Making the Transition to Concierge Care

CHARLOTTE, NC — “Twenty months ago I was in a situation just like many of you, working in a large practice with a heavy patient load, working long hours, filling out forms, chronically running 30-45 minutes behind schedule,” said Dr. William Lee, a Raleigh, NC area family physician who recently left insurance based practice in favor of MDVIP’s concierge practice model.

Speaking at Holistic Primary Care’s second annual Heal Thy Practice: Transforming Primary Care conference, Dr. Lee described the transition process and underscored the positive effect his decision has had on his own life, and that of is patients.

Prior to the change, Dr. Lee practiced with 4 other MD’s and 5 PA’s. He worked 12-14 hour days, seeing 24-30 patients. Much of his time was spent in lab reviews, returning phone calls, and filling out endless streams of paperwork. Though he was approaching retirement age, he still had years to go, and did not want to spend them in misery.

He told Heal Thy Practice attendees that he became interested in the MDVIP model of concierge-based care ( after hearing a presentation by a doctor who had converted his practice. Making the transition was, he said, “a decision that has changed my life, and hopefully extended my career.”

Fears & Concerns

Understandably, Dr. Lee had many concerns. “What would patients think about me? How would I be able to separate from patients I had known for over 20 years? What would other doctors in the community think? Would I be able to recruit enough patients? What would 24/7 call be like? What would it be like to run my own small business?” But the prospect of being able to provide better care and have a better quality of life was compelling.

The transition took roughly 10 months. MDVIP begins with an in-depth practice evaluation, at no charge. They look at your current patient population, demographics, median income, current practice management capacity, and other variables. “In the worst case, you get a free analysis of your practice, what you’re doing right and what you’re doing wrong and how to run it better.”

MDVIP uses the information to model out the likelihood of success in a membership model. “They are able to predict, with about 99% accuracy, whether someone can open with a number that would be economically feasible.”

The next step is to schedule “town hall” meetings to explain to patients the rationale for the practice transition. MDVIP insists that no patient be left without a doctor, and requires affiliated physicians to recruit other doctors to take over any patients who do not sign up as members. The company provides patient care representatives, who visit the office for 6 months prior to the start date to facilitate recruitment and to help those who do not join to find other doctors.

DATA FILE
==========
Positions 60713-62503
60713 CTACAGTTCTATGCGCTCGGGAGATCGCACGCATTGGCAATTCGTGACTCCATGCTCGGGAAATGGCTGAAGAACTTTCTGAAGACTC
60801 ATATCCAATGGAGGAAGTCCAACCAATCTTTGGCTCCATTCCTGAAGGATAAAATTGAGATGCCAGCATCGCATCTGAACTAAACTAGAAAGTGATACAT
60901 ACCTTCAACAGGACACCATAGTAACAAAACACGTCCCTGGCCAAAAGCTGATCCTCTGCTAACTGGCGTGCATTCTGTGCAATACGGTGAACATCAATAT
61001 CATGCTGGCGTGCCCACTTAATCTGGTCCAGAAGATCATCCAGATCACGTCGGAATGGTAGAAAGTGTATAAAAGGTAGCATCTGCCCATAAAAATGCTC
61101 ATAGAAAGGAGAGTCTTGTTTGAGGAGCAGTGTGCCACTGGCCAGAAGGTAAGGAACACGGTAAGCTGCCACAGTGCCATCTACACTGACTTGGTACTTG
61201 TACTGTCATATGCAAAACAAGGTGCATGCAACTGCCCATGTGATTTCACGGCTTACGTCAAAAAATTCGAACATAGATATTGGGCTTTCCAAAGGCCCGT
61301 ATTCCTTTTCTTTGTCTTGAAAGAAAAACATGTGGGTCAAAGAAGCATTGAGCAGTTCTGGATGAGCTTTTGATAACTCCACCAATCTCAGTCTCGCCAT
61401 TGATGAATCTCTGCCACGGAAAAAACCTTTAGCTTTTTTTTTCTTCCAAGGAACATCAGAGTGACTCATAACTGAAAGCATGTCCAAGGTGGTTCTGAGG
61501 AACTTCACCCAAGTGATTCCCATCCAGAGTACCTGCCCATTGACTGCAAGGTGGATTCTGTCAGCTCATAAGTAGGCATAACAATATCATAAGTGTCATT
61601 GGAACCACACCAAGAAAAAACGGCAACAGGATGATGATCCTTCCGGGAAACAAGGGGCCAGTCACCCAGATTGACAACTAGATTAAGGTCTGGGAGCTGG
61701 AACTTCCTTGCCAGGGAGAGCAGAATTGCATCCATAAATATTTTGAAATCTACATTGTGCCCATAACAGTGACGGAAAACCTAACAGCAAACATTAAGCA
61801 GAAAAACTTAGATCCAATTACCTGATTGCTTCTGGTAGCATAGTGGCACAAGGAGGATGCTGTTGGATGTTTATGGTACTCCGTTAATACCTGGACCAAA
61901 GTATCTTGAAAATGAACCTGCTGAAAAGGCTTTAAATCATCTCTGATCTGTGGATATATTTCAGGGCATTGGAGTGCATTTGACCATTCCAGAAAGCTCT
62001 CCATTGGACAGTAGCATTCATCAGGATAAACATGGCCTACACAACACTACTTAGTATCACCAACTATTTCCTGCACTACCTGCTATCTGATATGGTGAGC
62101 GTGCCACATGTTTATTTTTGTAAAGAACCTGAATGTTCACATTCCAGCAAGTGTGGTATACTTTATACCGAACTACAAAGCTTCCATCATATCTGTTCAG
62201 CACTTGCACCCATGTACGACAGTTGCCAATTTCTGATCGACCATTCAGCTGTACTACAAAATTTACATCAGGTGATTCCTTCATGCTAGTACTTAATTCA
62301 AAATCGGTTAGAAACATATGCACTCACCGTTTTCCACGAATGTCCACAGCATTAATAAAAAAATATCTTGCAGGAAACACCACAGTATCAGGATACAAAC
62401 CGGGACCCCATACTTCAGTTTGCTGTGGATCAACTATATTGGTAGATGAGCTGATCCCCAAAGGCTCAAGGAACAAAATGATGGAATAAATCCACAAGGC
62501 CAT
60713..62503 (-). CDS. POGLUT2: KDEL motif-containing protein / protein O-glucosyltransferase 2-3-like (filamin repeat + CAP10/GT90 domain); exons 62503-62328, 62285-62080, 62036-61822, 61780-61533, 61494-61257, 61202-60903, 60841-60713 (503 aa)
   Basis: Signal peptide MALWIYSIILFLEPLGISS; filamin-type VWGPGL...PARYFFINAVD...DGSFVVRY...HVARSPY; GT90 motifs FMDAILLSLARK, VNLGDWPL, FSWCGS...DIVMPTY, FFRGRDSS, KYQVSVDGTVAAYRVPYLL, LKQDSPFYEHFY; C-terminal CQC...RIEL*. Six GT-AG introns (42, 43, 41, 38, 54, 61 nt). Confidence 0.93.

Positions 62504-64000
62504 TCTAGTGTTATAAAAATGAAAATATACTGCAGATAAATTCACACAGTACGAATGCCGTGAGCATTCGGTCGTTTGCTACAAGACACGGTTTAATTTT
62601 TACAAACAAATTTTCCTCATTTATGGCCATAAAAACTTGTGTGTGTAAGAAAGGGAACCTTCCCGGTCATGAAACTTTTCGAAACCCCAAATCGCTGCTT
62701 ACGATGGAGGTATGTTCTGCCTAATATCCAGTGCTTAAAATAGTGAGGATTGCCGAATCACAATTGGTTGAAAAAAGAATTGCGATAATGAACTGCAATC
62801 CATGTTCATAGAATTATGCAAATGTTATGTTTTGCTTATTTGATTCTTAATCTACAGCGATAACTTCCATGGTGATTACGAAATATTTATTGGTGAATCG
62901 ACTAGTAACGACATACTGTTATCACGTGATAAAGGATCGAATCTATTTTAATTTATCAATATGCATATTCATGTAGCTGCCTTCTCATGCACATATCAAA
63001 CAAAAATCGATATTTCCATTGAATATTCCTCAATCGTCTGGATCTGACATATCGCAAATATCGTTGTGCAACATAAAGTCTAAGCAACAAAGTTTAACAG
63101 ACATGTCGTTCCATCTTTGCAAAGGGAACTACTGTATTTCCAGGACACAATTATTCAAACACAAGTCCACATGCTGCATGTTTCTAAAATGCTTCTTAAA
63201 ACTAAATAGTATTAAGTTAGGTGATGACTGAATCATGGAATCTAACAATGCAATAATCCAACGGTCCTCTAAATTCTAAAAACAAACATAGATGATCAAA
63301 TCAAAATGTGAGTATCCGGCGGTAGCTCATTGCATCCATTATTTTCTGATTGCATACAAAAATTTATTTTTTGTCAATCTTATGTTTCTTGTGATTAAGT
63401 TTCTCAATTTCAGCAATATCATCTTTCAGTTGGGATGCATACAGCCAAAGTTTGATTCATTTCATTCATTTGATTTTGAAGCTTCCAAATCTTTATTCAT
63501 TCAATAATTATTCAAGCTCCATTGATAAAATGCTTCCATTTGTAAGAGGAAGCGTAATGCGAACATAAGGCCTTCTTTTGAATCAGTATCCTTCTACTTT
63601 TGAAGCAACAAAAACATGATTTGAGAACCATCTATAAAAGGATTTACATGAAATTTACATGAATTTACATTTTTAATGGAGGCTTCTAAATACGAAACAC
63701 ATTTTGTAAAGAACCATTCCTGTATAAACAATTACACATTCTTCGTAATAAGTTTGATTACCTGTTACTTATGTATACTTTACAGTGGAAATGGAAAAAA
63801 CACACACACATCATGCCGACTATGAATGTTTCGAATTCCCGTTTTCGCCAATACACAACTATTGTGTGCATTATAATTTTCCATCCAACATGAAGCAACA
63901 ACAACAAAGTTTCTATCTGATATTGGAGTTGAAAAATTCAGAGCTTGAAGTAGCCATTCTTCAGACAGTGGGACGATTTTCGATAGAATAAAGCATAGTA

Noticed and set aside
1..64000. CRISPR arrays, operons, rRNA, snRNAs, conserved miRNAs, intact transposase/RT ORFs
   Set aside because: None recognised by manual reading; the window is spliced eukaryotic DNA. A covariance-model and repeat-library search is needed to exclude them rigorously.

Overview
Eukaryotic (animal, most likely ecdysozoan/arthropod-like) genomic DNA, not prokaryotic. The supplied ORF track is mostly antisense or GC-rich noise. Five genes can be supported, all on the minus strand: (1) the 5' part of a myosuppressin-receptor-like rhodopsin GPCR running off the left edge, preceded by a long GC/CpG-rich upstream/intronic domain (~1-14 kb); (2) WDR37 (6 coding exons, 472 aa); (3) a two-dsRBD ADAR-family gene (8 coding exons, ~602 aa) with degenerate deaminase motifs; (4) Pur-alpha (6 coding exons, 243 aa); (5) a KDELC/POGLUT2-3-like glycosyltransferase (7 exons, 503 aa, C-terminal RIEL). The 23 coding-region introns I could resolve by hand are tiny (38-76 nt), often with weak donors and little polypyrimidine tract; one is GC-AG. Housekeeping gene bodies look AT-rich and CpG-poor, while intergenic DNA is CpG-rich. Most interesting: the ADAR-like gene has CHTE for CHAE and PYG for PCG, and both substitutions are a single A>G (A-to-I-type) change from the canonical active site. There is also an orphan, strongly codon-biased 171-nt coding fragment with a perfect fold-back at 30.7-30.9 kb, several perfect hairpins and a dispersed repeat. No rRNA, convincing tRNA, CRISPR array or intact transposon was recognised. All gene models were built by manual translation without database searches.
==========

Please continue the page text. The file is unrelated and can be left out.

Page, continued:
Dr. Lee said he found “a great deal of acceptance,” among his patients, even those that did not join. “People understood why I was making the change.” MDVIP allows 10% of total patient volume to be “scholarship” patients. “I’ve taken full advantage of that. Those patients that I knew couldn’t afford to join, I invited to come in under scholarship.”

The transition also involves a lengthy process of educating and re-training staff. In some cases, it means parting ways with employees such as insurance billing staff, whose services won’t be needed. In Dr. Lee’s case it meant leaving a group practice, finding a new office, purchasing all necessary equipment an EMR system, transferring his malpractice coverage, and moving out on his own.

I ♥ Medicine…Again!

Rounding out his first year in the new model, Dr. Lee said his experience has been uniformly positive. He sees just 8-12 patients per day. His patient care hours are 9-4 on Mondays to Thursdays, and 9-12 on Fridays. He spends about an hour each day after seeing patients on lab/x ray reviews and phone calls.

Many doctors understandably fear the prospect of being on call 24/7, which is part of the deal in nearly all retainer-based systems. The reality is nothing like one’s imagination, said Dr. Lee.

“I actually get fewer calls now than I did before, when I was not officially on call. I’ve only had one midnight call (since starting with MDVIP) and it was from a lady who took the wrong pill and wanted to know if she’d be okay until morning.” If you’re able to take thorough care of patients in the office and give them the time and attention they need, they have much less need to call you after hours.

Dr. Lee said that stepping off the insurance treadmill cut his practice overhead in half, to around 30-35% of total gross income. Though the transition from group to solo practice was a little scary, it suits him well. “It is tremendous fun to be able to take control. I love practicing medicine again!”

To find out more about the concierge practice model, read  Despite Recession, Concierge Practices Show Brisk Growth, Excellent Outcomes.

To purchase a recording of Dr. Lee’s presentation, or any of the other excellent talks from HPC’s 2010 Heal Thy Practice conference, click here.

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